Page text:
"to pay out or away" (money or wealth), Old English -spendan (in forspendan "use up"), from Medieval Latin spendere, a shortening of Latin expendere "to weigh out money, pay down" (see expend) or possibly of dispendere "to pay out." A general Germanic borrowing (Old High German spendon, German and Middle Dutch spenden, Old Norse spenna). In reference to labor, thoughts, time, etc., attested from c. 1300. Intransitive sense "exhaust, wear (oneself) out" is from 1590s (see spent).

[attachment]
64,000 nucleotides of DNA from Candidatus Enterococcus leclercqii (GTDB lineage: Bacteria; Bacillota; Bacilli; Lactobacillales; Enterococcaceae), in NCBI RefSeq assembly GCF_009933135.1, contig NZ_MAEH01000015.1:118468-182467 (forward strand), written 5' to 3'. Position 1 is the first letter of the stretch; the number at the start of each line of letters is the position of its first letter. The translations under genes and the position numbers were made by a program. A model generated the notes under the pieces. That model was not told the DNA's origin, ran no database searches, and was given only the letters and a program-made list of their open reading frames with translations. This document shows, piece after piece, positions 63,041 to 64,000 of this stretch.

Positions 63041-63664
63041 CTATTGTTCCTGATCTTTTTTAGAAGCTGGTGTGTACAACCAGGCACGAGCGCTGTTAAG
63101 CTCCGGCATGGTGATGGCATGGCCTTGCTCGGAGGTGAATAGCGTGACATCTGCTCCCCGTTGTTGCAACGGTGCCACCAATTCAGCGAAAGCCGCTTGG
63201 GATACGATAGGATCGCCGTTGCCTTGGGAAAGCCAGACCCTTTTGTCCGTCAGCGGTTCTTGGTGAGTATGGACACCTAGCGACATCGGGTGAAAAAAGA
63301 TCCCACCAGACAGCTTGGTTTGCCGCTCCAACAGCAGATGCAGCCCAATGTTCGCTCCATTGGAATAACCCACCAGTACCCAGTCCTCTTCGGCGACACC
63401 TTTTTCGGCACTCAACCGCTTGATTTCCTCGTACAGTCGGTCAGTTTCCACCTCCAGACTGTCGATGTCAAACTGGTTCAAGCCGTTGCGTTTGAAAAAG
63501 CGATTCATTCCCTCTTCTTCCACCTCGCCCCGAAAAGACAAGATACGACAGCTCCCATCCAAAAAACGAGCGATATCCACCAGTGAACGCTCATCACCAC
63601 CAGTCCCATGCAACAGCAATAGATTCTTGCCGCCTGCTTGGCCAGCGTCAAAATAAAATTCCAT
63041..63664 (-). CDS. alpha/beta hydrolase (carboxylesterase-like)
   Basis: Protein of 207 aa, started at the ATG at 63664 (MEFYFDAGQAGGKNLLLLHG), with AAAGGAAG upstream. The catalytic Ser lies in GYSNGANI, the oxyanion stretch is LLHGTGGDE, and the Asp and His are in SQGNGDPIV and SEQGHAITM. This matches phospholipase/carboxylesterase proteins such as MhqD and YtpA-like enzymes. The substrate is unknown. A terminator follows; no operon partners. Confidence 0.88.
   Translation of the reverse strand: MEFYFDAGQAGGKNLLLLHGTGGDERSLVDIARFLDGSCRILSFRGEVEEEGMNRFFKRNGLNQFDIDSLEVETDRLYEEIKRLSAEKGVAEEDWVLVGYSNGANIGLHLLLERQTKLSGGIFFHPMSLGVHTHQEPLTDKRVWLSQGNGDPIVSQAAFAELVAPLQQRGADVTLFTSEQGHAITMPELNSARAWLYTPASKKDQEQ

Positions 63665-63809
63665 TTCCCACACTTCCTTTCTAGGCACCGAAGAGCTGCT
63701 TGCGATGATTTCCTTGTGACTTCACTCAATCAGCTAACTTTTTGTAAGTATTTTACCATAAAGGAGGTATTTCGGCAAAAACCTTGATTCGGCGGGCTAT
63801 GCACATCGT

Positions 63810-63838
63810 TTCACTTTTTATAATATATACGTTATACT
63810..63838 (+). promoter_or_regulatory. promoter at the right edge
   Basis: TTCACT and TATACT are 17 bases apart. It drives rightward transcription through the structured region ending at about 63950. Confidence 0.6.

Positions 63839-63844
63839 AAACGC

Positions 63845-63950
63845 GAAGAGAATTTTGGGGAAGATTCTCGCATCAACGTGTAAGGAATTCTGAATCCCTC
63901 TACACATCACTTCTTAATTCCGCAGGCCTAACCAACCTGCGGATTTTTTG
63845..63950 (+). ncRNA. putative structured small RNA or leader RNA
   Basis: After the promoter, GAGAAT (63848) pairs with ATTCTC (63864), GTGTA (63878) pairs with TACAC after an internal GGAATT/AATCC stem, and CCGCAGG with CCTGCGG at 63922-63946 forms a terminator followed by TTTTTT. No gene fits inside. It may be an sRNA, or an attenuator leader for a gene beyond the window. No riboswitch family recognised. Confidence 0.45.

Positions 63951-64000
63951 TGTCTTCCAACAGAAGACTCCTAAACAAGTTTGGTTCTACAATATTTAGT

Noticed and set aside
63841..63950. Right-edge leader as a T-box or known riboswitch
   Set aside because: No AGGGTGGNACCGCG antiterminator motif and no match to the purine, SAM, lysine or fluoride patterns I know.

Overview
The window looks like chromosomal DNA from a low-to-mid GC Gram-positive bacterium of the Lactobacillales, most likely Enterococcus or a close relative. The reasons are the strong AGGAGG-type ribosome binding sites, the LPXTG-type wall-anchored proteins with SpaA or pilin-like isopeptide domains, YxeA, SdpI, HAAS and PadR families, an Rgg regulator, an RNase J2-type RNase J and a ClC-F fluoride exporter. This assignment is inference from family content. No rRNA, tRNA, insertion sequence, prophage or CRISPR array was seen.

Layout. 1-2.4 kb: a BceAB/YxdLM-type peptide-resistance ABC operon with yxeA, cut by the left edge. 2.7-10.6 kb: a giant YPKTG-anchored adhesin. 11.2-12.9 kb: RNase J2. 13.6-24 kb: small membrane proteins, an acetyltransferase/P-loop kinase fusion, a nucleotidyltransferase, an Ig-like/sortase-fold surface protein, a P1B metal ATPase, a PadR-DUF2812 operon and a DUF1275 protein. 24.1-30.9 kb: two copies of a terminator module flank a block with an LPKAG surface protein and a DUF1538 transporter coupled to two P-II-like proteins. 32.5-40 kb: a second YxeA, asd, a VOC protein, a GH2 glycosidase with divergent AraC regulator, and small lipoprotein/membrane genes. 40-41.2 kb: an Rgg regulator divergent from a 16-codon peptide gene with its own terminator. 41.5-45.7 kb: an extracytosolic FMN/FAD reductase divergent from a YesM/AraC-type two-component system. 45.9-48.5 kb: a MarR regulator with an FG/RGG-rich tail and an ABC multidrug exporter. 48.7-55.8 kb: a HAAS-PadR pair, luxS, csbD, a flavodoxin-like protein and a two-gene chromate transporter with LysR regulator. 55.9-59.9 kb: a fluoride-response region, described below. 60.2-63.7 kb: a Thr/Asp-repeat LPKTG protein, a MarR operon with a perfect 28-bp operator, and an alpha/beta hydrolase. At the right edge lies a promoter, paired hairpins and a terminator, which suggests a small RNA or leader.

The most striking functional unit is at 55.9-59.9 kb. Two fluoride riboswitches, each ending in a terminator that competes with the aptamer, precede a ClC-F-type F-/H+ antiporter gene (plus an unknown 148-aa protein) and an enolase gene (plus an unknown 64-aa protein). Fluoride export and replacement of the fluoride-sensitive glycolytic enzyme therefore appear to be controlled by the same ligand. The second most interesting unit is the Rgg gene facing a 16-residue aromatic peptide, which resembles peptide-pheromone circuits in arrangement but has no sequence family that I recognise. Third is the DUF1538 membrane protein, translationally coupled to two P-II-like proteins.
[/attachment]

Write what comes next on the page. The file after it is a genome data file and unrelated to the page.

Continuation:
c. 1300, "fact or condition of thriving," also "prosperity, savings," from Middle English thriven "to thrive" (see thrive), influenced by (or from) Old Norse þrift, variant of þrif "prosperity," from þrifask "to thrive." Sense of "habit of saving, economy" first recorded 1550s (thrifty in this sense is recorded from 1520s; also see spendthrift). Thrift shop attested by 1919.